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Robinson v. Saul

United States District Court, W.D. Arkansas, Texarkana Division

November 19, 2019

RAYMON ROBINSON PLAINTIFF
v.
ANDREW SAUL Commissioner, Social Security Administration DEFENDANT

          MEMORANDUM OPINION

          HON. BARRY A. BRYANT U.S. MAGISTRATE JUDGE

         Raymon Robinson, (“Plaintiff”) brings this action pursuant to § 205(g) of Title II of the Social Security Act (“The Act”), 42 U.S.C. § 405(g) (2010), seeking judicial review of a final decision of the Commissioner of the Social Security Administration (“SSA”) denying his application for Disability Insurance Benefits (“DIB”) under Title II of the Act.

         The Parties have consented to the jurisdiction of a magistrate judge to conduct any and all proceedings in this case, including conducting the trial, ordering the entry of a final judgment, and conducting all post-judgment proceedings. ECF No. 5.[1] Pursuant to this authority, the Court issues this memorandum opinion and orders the entry of a final judgment in this matter.

         1. Background:

         Plaintiff protectively filed his application for DIB on April 13, 2016. (Tr. 262-265). In this application, Plaintiff alleges being disabled due to essential thrombocytosis. (Tr. 288). Plaintiff alleges an onset date of October 5, 2015. Id. His application was denied initially and again upon reconsideration. (Tr. 113-130).

         Plaintiff requested an administrative hearing on his denied application. (Tr. 160-161). This hearing request was granted and Plaintiff's initial administrative hearing was held on May 30, 2017. (Tr. 51-80). Following this, the ALJ the ALJ entered an unfavorable decision denying Plaintiff's application for DIB. (Tr. 131-148). On April 23, 2018, the Appeals Council granted review of the decision and remanded the case to obtain supplemental evidence. (Tr. 149-151).

         Following remand, Plaintiff had a second administrative hearing on September 5, 2018. (Tr. 81-112). At this hearing, Plaintiff was present and was represented by counsel, Greg Giles. Id. Plaintiff and Vocational Expert (“VE”) Donald Rue testified at the hearing. Id.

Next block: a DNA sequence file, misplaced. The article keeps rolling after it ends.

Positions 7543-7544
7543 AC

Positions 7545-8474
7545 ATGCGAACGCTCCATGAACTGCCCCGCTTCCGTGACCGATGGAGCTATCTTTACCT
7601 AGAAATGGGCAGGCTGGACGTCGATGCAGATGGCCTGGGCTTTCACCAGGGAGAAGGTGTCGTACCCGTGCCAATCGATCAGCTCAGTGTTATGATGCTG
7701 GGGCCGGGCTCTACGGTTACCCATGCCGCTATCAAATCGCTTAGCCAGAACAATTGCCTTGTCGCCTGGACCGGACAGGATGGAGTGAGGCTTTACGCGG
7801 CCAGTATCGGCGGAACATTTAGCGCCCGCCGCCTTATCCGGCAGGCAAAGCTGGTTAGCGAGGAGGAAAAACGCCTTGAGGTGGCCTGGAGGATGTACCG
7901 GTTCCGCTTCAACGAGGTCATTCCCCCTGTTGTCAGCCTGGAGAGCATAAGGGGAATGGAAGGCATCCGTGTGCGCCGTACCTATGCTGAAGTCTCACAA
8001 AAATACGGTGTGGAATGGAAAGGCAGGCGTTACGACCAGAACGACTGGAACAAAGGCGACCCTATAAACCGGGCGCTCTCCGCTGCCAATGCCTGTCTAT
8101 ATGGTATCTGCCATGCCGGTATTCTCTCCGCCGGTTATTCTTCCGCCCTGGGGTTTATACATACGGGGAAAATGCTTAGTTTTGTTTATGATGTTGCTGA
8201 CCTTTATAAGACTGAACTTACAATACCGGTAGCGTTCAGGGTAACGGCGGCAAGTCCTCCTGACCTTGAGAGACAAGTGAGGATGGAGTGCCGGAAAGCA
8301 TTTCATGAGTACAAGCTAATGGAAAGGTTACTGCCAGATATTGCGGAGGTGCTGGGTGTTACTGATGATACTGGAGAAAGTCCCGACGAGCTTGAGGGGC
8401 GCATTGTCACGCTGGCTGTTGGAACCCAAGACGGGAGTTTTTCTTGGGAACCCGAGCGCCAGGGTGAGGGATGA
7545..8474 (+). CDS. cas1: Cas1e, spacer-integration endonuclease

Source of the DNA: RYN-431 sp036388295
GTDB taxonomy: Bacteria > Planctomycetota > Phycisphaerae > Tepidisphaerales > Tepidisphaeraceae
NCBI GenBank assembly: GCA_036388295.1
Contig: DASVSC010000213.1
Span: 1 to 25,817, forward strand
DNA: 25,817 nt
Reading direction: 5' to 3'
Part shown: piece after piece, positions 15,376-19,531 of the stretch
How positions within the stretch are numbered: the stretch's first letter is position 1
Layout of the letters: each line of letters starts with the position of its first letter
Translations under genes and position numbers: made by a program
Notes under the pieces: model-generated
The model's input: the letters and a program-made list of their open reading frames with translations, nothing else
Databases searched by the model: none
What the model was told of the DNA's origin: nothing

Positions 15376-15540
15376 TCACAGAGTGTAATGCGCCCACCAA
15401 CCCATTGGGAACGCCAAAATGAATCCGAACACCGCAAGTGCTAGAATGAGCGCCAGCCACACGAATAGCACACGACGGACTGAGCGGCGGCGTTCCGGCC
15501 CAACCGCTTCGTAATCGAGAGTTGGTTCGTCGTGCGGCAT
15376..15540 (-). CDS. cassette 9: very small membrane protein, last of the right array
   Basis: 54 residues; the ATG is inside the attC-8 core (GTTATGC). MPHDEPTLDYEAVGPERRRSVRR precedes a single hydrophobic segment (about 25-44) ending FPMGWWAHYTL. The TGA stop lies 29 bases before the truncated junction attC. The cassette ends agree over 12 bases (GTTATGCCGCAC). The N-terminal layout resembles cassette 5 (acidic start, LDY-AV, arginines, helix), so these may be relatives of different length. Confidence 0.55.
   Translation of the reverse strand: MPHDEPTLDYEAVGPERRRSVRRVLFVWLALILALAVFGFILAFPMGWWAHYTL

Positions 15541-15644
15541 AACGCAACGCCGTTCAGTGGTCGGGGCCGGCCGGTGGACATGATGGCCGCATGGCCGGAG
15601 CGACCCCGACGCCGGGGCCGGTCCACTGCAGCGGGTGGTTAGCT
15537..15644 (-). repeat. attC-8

Following the hearing on October 31, 2018, the ALJ entered an unfavorable decision denying Plaintiff's application for SSI. (Tr. 15-27). In this decision, the ALJ determined Plaintiff met the insured status requirements of the Act through December 31, 2020. (Tr. 17, Finding 1). The ALJ also found Plaintiff had not engaged in Substantial Gainful Activity (“SGA”) since October 5, 2015. (Tr. 17, Finding 2).

         The ALJ determined Plaintiff had the following severe impairments: bilateral carpal tunnel syndrome (CTS), post-traumatic stress disorder (PTSD), major depressive disorder, migraine headaches, and history of thrombocytosis. (Tr. 17, Finding 3). Despite being severe, the ALJ determined those impairments did not meet or medically equal the requirements of any of the Listings of Impairments in Appendix 1 to Subpart P of Regulations No. 4 (“Listings”). (Tr. 18, Finding 4).

         In this decision, the ALJ evaluated Plaintiff's subjective complaints and determined his RFC. (Tr. 19-25, Finding 5). First, the ALJ evaluated Plaintiff's subjective complaints and found his claimed limitations were not entirely credible. Id. Second, the ALJ determined Plaintiff retained the RFC to perform light work with performance of simple, routine tasks; and occasional interaction with supervisors, coworkers, and the general public. Id.

         The ALJ then evaluated Plaintiff's Past Relevant Work (“PRW”). (Tr. 25, Finding 6). The ALJ determined Plaintiff was not capable of performing any of his PRW. Id. The ALJ, however, also determined there was other work existing in significant numbers in the national economy Plaintiff could perform. (Tr. 26, Finding 10). The ALJ based this determination upon the testimony of the VE. Id. Specifically, the VE testified that given all Plaintiff's vocational factors, a hypothetical individual would be able to perform the requirements of representative occupations such as housekeeper with approximately 137, 000 such jobs in the nation and fitting room attendant with approximately 213, 000 such jobs in the nation. Id. Based upon this finding, the ALJ determined Plaintiff had not been under a disability, as defined in the Act, since October 5, 2015. (Tr. 27, Finding 11).

         Thereafter, Plaintiff requested the Appeals Council's review of the ALJ's decision. (7-11). The Appeals Council denied this request for review. (Tr. 1-6). On February 26, 2019, Plaintiff filed the present appeal. ECF No. 1. Both Parties have filed appeal briefs. ECF Nos. 15, 16. This case is now ready for decision.

         2. Applicable Law:

         It is well-established that a claimant for Social Security disability benefits has the burden of proving his or her disability by establishing a physical or mental disability that lasted at least one year and that prevents him or her from engaging in any substantial gainful activity. See Cox v. Apfel, 160 F.3d 1203, 1206 (8th Cir. 1998); 42 U.S.C. §§ 423(d)(1)(A), 1382c(a)(3)(A). The Act defines a “physical or mental impairment” as “an impairment that results from anatomical, physiological, or psychological abnormalities which are demonstrable by medically acceptable clinical and laboratory diagnostic techniques.” 42 U.S.C. §§ ...


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